One has to ask — why would Ron Paul want to be the Libertarian candidate? More than likely it would to be to prove a point since, in the end, the history of third parties has been a history of spoiling elections for others without bringing home a victory.

The first experience I had with this was the presidential election of 1968. George Wallace, who has been governor of Alabama, ran as the presidential candidate for the American Independent Party. He failed to win, but he did win five states and forty-six electoral votes — and put Richard Nixon in office. George Wallace ended up being the transitional historical figure in the South’s transformation from the solid Democratic south to the solid Republican south.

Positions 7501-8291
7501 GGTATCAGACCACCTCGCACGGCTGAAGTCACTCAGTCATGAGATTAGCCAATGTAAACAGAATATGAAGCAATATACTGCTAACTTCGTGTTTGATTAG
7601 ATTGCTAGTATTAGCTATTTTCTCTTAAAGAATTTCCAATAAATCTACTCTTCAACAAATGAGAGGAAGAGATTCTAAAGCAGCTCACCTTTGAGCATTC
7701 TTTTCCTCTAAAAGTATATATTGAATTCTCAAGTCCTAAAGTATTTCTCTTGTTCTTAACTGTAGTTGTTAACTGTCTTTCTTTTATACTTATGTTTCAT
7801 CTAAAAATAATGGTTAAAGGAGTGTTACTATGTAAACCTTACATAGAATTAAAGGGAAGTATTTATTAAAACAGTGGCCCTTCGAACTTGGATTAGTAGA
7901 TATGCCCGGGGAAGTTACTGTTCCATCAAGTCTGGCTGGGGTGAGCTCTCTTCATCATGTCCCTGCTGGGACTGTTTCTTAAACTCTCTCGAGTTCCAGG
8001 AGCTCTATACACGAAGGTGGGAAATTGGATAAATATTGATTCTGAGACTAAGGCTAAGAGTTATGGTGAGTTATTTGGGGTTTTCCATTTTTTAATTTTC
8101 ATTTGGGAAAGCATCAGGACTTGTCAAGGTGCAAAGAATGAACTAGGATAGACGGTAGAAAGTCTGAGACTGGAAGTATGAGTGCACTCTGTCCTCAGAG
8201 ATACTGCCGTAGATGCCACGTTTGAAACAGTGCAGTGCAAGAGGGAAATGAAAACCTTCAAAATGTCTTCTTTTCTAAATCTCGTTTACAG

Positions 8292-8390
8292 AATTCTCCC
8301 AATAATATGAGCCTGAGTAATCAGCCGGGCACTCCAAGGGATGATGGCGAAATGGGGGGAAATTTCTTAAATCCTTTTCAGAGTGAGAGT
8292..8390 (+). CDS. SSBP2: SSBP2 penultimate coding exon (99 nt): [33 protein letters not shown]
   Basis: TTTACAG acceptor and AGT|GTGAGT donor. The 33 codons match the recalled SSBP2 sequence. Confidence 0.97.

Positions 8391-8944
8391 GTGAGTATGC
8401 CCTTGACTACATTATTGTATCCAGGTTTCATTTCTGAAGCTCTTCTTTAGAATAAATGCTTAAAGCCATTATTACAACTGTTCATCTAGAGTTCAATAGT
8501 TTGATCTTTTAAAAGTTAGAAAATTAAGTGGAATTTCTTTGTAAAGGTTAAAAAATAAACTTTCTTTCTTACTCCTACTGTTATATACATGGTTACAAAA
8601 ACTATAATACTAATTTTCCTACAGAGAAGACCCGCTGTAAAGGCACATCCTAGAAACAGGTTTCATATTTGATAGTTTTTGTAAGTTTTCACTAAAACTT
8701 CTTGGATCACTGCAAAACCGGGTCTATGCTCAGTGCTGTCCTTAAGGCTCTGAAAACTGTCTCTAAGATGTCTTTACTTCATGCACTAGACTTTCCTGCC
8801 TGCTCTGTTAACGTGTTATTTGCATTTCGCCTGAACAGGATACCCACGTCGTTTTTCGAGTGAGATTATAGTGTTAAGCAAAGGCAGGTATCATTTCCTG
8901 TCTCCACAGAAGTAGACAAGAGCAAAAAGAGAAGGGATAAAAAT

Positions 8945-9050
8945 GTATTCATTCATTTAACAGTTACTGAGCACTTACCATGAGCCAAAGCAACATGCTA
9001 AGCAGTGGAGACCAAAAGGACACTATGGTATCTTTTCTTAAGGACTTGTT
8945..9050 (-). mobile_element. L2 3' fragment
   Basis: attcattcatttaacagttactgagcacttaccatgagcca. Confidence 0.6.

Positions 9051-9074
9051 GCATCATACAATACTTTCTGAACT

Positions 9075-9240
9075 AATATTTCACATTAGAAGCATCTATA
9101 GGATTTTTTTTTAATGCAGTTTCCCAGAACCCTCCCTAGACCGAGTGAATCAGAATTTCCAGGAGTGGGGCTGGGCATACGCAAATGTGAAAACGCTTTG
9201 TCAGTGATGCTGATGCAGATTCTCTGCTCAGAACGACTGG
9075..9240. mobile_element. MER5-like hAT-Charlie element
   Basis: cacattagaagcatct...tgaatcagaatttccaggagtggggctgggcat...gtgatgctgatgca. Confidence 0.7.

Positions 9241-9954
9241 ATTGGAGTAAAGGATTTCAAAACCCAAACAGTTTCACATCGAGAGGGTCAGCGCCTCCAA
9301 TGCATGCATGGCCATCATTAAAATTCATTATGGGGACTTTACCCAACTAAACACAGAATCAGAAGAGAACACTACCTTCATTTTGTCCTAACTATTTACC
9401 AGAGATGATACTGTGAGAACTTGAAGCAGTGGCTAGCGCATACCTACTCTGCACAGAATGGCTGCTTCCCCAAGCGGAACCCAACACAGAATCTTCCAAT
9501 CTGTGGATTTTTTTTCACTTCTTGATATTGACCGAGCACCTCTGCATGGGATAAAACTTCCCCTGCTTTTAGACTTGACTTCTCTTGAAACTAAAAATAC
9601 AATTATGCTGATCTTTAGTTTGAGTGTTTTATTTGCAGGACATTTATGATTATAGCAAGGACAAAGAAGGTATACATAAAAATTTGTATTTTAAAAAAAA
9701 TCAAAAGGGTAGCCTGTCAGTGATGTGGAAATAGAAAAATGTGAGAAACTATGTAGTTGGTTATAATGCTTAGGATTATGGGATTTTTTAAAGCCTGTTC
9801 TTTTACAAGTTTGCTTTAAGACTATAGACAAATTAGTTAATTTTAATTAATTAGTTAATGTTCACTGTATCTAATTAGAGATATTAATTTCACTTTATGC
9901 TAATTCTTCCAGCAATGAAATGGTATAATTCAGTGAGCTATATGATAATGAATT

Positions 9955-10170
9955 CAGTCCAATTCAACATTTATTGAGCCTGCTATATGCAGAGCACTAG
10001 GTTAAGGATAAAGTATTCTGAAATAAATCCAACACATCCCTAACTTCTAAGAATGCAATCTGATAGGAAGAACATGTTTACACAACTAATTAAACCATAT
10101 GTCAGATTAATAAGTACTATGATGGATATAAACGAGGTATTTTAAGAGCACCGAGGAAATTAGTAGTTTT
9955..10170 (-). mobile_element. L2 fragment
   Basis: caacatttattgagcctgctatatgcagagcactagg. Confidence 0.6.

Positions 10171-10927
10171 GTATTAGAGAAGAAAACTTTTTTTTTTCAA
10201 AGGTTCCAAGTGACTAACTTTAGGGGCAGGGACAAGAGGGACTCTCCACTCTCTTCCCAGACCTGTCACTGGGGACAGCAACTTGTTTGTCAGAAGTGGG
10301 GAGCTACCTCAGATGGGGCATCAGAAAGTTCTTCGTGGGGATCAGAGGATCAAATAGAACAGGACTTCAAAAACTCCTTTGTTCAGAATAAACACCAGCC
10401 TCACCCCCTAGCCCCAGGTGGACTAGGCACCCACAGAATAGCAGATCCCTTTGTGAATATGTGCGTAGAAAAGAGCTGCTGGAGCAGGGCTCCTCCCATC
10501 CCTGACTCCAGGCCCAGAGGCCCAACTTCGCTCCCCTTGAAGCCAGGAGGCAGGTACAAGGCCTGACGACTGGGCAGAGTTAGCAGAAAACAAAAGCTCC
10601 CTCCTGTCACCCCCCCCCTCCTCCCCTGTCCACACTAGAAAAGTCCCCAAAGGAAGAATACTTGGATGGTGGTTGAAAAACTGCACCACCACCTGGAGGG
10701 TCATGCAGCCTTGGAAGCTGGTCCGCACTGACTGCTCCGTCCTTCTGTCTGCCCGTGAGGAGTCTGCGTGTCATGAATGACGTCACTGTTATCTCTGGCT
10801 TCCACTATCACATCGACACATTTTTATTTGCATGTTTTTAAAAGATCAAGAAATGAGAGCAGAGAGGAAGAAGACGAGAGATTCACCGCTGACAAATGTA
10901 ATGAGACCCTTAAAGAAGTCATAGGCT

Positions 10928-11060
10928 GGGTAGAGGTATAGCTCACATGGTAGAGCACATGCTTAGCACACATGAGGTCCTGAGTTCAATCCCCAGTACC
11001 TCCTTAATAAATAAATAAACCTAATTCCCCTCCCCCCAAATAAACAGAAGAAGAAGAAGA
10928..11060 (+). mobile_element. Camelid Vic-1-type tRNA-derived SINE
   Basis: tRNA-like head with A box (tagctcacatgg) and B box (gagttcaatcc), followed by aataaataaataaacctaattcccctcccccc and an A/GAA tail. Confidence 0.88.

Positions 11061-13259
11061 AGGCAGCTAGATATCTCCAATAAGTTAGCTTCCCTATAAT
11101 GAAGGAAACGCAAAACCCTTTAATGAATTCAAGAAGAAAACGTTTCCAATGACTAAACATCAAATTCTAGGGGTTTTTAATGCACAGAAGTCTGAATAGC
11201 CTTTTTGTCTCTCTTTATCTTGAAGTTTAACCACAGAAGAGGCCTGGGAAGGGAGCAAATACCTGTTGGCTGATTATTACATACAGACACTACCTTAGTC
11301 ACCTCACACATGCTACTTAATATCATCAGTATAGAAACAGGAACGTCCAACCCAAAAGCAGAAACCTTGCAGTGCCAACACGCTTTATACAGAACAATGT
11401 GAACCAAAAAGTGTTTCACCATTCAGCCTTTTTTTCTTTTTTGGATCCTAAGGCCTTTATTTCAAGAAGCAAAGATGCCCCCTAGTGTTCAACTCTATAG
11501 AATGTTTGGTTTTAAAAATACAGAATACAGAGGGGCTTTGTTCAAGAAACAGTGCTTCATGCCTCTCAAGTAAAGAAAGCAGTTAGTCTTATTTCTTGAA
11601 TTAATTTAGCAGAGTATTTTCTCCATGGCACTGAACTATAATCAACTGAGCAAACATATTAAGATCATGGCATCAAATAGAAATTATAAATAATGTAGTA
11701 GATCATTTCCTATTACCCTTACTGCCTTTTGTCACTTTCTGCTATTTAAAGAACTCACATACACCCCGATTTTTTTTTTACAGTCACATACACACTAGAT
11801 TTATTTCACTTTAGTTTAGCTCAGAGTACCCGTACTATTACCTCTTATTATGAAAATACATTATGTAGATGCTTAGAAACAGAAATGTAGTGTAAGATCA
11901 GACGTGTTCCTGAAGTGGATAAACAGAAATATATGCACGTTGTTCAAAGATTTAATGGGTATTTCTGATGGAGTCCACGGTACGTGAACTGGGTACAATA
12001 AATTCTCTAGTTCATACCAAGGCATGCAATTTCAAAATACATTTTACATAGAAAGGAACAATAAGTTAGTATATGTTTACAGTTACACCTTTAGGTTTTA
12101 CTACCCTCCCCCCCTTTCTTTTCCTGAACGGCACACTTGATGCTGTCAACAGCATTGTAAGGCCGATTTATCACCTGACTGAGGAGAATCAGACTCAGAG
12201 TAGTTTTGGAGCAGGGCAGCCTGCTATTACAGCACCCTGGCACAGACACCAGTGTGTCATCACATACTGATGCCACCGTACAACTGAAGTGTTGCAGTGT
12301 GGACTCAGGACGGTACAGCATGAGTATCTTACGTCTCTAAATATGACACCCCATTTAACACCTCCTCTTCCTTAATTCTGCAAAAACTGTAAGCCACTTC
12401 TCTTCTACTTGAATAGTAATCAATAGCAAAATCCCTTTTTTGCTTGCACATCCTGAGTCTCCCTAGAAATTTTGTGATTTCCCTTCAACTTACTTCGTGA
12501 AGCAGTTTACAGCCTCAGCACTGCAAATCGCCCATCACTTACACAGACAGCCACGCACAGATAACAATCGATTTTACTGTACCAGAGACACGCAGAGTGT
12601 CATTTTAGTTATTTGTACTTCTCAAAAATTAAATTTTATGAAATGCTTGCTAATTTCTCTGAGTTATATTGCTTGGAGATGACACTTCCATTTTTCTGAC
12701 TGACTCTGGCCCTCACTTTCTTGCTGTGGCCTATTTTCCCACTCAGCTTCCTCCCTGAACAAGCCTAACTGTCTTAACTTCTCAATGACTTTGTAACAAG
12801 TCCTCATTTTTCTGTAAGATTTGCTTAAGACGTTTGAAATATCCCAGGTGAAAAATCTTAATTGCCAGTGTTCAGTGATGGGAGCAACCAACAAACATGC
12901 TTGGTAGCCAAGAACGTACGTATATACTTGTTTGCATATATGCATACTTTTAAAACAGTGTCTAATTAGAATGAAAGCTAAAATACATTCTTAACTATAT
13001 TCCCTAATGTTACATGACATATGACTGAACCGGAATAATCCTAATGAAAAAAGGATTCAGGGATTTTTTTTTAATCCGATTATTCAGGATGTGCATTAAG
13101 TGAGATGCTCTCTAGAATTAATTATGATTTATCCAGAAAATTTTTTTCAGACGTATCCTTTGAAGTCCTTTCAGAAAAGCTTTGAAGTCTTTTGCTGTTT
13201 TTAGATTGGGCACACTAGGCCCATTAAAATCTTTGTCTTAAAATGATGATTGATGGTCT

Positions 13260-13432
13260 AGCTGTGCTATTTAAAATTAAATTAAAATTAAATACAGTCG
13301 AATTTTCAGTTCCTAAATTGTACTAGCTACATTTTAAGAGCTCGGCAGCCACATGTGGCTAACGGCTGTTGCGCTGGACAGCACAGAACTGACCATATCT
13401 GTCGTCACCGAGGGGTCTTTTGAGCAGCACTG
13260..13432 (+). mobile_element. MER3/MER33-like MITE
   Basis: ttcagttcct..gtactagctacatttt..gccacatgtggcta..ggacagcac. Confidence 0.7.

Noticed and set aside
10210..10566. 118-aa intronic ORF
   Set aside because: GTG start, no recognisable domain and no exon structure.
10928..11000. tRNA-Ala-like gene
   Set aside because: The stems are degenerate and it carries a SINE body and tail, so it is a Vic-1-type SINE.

Wallace held a grudge against the Democratic party for its handling of civil rights and segregation. The important point is that the south turned to the Republican party; Wallace’s run did not create a separate third party. Today’s Republican and Democratic parties are even more large and inclusive. All too often third parties appear to be narrow, clinging to a singular mindset that limits the number of people who could join them. That being said, in order to win a national election, a candidate has to attract a wide range of voters. For example,the Democratic and Republican parties include members that are pro-choice and pro-life.